What Materials are Used for Dental Implants?

The two main materials used for dental implants are titanium and zirconia. There is a great deal of research and testing to develop new materials for implants, including chemical and physical properties. Titanium or zirconium are the most commonly used materials in dental post-implantation. The implant post is screwed into the jaw and serves as the base for the new tooth.

The material must have the right toughness and strength and be biocompatible, meaning that it looks like the human body and can fuse with the jaw naturally. The first modern dental implants were made of titanium, a strong and lightweight material that fuses well with human bone. This process is known as “biocompatibility”. Dental implants made of titanium have a 95 percent success rate, according to the Oral Health Foundation, and can last a lifetime with a proper oral care routine.

Titanium dental implants are generally considered the gold standard. They are strong, durable and resistant to wear and corrosion. This material creates a permanent bond with the bone, which provides the restoration with a high degree of stability. Titanium is also an affordable option, which is important when placing dental implants already involves a lot of costs.

In recent years, advances in biomaterials have led to the development of new materials for dental implants, such as zirconia, roxolid and titanium implants with modified surfaces. Polymethacrylate and other polymers are sometimes used for dental implants, but they are not as durable as titanium and zirconia. Carbon-silicon and other types of ceramics can also be used in dental implants, but because ceramic is brittle, it's not considered as strong or durable as traditional implant materials. The literature also lacks the effect of material properties on the success and failure of implants and their effects on the tissues surrounding the implants.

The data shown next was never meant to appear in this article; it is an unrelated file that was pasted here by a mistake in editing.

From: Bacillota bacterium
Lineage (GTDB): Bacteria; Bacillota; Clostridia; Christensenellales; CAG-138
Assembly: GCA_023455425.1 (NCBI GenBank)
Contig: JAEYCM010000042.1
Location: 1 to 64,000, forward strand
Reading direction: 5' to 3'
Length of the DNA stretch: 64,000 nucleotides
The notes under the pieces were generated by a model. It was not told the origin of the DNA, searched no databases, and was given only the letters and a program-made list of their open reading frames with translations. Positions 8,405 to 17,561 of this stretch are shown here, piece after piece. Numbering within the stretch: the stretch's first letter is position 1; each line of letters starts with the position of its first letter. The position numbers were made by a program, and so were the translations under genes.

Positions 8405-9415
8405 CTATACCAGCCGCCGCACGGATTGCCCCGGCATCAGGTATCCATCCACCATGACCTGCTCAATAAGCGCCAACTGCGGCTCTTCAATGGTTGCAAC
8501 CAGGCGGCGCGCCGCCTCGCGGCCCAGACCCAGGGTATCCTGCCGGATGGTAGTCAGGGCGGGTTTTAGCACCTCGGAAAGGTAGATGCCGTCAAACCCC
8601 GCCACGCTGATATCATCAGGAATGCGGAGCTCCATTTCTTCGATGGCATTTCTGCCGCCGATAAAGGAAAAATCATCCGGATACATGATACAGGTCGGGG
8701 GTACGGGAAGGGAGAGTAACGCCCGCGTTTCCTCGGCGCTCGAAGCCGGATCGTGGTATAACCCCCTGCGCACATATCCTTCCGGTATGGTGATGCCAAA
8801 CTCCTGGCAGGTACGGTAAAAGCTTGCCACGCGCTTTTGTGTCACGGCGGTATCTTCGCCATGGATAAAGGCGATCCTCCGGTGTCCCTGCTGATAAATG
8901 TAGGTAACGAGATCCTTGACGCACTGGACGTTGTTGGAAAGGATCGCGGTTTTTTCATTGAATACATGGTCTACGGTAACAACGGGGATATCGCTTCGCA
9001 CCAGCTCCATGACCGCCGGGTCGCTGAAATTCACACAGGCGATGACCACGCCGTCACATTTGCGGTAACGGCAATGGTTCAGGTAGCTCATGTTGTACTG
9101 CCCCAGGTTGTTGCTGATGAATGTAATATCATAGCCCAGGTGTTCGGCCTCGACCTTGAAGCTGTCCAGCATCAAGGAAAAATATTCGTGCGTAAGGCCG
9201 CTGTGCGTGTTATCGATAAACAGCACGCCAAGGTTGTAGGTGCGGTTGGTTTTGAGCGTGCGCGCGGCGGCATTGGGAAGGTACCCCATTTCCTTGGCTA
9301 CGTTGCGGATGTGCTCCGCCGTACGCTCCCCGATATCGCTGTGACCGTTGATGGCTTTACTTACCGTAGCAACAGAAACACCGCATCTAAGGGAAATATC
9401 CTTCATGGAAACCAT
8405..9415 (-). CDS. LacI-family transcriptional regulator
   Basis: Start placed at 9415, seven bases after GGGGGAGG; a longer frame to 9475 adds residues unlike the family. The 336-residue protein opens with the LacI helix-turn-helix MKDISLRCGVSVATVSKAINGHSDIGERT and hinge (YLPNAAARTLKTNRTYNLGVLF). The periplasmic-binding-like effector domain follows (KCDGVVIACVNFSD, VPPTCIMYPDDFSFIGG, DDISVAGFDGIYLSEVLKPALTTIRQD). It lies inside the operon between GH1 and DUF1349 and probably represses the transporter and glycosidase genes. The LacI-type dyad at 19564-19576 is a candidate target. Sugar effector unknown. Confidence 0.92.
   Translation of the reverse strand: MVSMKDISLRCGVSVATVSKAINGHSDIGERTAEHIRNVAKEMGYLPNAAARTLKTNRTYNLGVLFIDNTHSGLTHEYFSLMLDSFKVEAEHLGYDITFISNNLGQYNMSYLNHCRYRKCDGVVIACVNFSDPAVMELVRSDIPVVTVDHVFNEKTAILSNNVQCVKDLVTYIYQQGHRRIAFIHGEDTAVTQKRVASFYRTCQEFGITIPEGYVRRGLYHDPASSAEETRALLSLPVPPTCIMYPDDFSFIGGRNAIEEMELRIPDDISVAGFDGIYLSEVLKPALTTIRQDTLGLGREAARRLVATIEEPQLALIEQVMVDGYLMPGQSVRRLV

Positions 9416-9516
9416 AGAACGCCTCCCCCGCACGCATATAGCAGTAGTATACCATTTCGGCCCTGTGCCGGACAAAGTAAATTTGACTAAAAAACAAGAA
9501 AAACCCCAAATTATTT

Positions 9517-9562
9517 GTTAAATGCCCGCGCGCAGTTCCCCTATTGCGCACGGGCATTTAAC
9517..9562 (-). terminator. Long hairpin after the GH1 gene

J. Greenfield also introduced the concept of submerged implantation, healing tissue and the immobility of dental implants. Between these two periods, a variety of polymers have been used as dental implants, including ultra-high molecular weight polyurethane, polyamide, polymethylmethacrylate resin, polytetrafluoroethylene and polyurethane. Straumann developed Roxolid, which meets the requirements of dental implantologists and is 50% stronger than pure titanium.

The properties of these materials make them superior to previous ones in terms of strength, durability, biocompatibility and affordability. These properties, combined with high modulus of elasticity and especially with resistance to fatigue and fracture, have resulted in specialized design requirements for this class of biomaterials. The C phase of pure zirconia can be stabilized by adding CaO, MgO and Y2O3 (yttrium), resulting in a multiphase material called partially stabilized zirconia (PSZ) that combines cubic, monoclinic and tetragonal phases in order of importance. Research on polymethacrylate dental replica implants led Milton Hodosh to develop the concept of a polymer dental implant.

This is the property of the implant material to show a favorable response in a given biological environment in a particular function. They are not restorations that are attached to dental implants to replace the visible part of the tooth. Dental implants are the accessories that are implanted in the jaw to replace the roots of missing teeth.

Noah Williams
Noah Williams

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